Link captions in WordPress

There is a plugin for WordPress that simplifies adding hyperlinks to captions

Many thanks to {a.} of Handmade 2.0 for sharing this info.

Link captions simplify the attribution of Creative Commons photos shared in the public domain.

Before using any photo, check the licensing conditions first.

At Flickr, these are listed in the right sidebar under the sub-heading Additional Information.

add-info

Please don’t just take, but contact the photographer and ask for permission. If you are using Creative Commons photos and graphics, which are free for non-commercial use, please follow the attribution conditions listed in the license. Usually this is the name, nom de web, or website address of the photographer and a link to the photo used. Contact the photographer to ask how he or she would like to be listed.

How to Resize Photos

My family’s email account in Blantyre was blocked twice in the past week, due to well-meaning but over-sized Christmas and New Year email greetings. Attachments with over 2 MBs. The family is still on a phone line with a very slow connection rate. And downloading emails with a large attachment takes forever and a day. Luckily I can access their account via the web and move the large emails out of the way. But I thought I’d raise some awareness.

And point you to some resources describing how to resize photos.


Using MS Paint

How to resize your photograph by exact dimensions

  1. Right click on the image and select ‘Edit’. (This should bring up Windows Paint).
  2. On the menu bar at the top, select Image -> Attributes…
  3. If the image is a portrait layout, use a width of 640 and a height of 480. If it’s a landscape layout, use a width of 480 and a height of 640.
  4. Save the file. (You may want to ‘Save As’ to a different file so you don’t overwrite the original).

How to resize your photograph by percent

  1. Right click on the image and select ‘Edit’. (This should bring up Windows Paint).
  2. On the menu bar at the top, select Image -> Stretch/Skew…
  3. Change the percentages in the Stretch box for both Vertical and Horizontal. Make them both the same or else the picture will not be proportionate.
  4. Save the file (you may want to ‘Save As’ to a different file so you don’t overwrite the original).

Using Picasa

Resize by exporting

Exporting lets you resize your photos while controlling the JPEG compression (image quality) introduced by your applied photo edits. The result is newly resized copies of your photos, saved to any location on your hard drive. During the export process, you can adjust both the ‘Image Size Options’ and the ‘Image Quality’ settings in the ‘Export to Folder’ screen.

  • Under ‘Image Size Options,’ select the ‘Resize to’ option and adjust the size slider. The number of pixels you select with this slider determines the length or height of your photo (whichever is longer). The other dimension is determined automatically to maintain the aspect ratio of the photo.
  • Select the desired image quality for your photo using the ‘Image Quality’ drop-down menu:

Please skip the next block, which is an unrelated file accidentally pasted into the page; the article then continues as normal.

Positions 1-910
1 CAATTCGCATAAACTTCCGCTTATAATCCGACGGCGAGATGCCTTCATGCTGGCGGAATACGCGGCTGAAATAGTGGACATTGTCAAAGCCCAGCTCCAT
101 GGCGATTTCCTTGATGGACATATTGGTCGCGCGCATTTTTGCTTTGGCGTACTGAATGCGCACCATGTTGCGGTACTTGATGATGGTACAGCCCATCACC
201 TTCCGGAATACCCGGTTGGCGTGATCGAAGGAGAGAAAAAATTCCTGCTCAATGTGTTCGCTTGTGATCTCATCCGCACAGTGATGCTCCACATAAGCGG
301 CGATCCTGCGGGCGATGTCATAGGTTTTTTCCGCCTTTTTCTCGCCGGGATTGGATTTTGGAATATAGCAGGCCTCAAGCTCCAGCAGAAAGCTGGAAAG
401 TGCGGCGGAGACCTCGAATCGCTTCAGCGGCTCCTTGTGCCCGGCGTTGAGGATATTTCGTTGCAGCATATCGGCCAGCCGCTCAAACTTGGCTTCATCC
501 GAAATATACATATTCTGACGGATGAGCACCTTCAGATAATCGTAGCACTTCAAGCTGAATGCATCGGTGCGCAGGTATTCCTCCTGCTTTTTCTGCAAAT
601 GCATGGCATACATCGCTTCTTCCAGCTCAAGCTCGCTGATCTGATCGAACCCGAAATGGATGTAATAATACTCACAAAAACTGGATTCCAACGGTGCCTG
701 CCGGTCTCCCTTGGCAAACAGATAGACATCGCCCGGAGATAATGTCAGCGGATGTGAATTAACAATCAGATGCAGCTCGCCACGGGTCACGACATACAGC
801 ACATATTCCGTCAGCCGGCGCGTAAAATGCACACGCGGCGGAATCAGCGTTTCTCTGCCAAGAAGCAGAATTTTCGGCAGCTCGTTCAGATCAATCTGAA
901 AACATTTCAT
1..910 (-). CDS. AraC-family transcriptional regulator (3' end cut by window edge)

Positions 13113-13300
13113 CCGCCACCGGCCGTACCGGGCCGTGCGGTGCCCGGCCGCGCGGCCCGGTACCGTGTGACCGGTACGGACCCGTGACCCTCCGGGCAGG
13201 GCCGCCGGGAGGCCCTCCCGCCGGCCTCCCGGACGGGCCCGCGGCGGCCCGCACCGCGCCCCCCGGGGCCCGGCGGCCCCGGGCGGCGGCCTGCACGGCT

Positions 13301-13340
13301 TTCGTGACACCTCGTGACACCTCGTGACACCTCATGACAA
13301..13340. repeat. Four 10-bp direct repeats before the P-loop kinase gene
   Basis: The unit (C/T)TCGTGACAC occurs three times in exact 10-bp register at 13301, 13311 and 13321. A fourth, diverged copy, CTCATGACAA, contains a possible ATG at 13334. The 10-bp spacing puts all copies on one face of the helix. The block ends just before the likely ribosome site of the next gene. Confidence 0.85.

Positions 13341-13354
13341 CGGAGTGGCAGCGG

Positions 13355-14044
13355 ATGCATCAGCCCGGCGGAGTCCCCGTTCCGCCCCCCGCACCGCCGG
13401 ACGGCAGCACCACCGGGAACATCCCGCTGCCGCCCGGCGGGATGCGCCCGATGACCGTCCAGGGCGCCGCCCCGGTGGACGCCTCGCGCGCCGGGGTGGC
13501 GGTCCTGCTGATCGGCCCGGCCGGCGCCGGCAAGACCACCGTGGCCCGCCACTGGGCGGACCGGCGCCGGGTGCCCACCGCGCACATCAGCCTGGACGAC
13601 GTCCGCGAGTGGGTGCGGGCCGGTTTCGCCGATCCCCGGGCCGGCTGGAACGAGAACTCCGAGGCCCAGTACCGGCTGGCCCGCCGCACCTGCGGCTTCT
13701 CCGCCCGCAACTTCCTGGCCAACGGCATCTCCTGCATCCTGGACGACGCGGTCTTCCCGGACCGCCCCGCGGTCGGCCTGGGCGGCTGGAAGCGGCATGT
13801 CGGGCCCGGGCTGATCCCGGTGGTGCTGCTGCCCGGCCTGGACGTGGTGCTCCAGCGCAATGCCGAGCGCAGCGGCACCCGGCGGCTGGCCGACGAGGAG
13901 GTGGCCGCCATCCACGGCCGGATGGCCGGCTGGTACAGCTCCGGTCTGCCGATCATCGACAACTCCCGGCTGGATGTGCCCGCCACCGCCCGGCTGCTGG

• Automatic: Preserves the original image quality
    • Normal: Balances quality and size
    • Maximum: Preserves fine detail for large file sizes
    • Minimum: Yields some quality loss for small file sizes
    • Custom: Enables you to select your own value

Resize by emailing

If you’re sending photos by email, you may want to resize then in order to get under the attachment size limitation. To change the size of the photos you email from Picasa, please follow these steps:

  1. Click the Tools menu.
  2. Select Options.
  3. Click the Email tab.
  4. Under ‘Output Options,’ use the slider to set your desired pixel size when emailing multiple photos. Use the radio buttons to set the desired pixel size for emailing single photos.
  5. Click OK.

Lazy workaround via Flickr

I sometimes use Flickr as a lazy workaround.

  1. Upload or email photo to the Flickr stream.
  2. Go to the photo page and select All Sizes.
  3. Select Small or Medium and click Download the Small (or Medium) Size.

File format:
Always use JPEG.

There are tonnes of other ways to resize photos with free software, such as IrfanView or The Gimp.

Within MS Word:
Don’t change the viewable size within Word (e.g. dragging the corners of the photo). Word will store the image in its original size. Resize the photo before inserting it into Word.

Adobe PDF:
Check the conversion settings.

Check the sizes of all files (Word, pdf, .jpeg) before sending them.

Be considerate and don’t send photos in their original size. Especially if you don’t know what type of connection the recipient is using.

It’s five minutes for you versus 30 minutes of expensive download time on a plain old telephone connection for them.

Swiss Peeks

Just a link to support a great Flickr project:

Swiss Peeks is a series of books of photographs taken in Switzerland. The books, published twice each year, contain photographs by amateur and professional photographers alike, which have been shared online and submitted specifically for inclusion in the books.

Puzzled

This t-shirt text puzzled me this morning…

ZIM
TST
ERN

I figured it out after a while but at first I kept associating ZIM with Zimbabwe.

the window sill

I’ve uploaded two batches of snapshots to my Flickr stream. I’m a snapshotter at heart and I’m not spending much time correcting or editing my work (yet).

Unhindered by talent or technical skills, I hope I can at least convey the fun I’m having. I particularly enjoyed Saturday’s photo tour with Diveangel.

like the colours...

BTW, there’s a Basel Flickr meetup planned for 27th July 2008.

the all-steel bicycle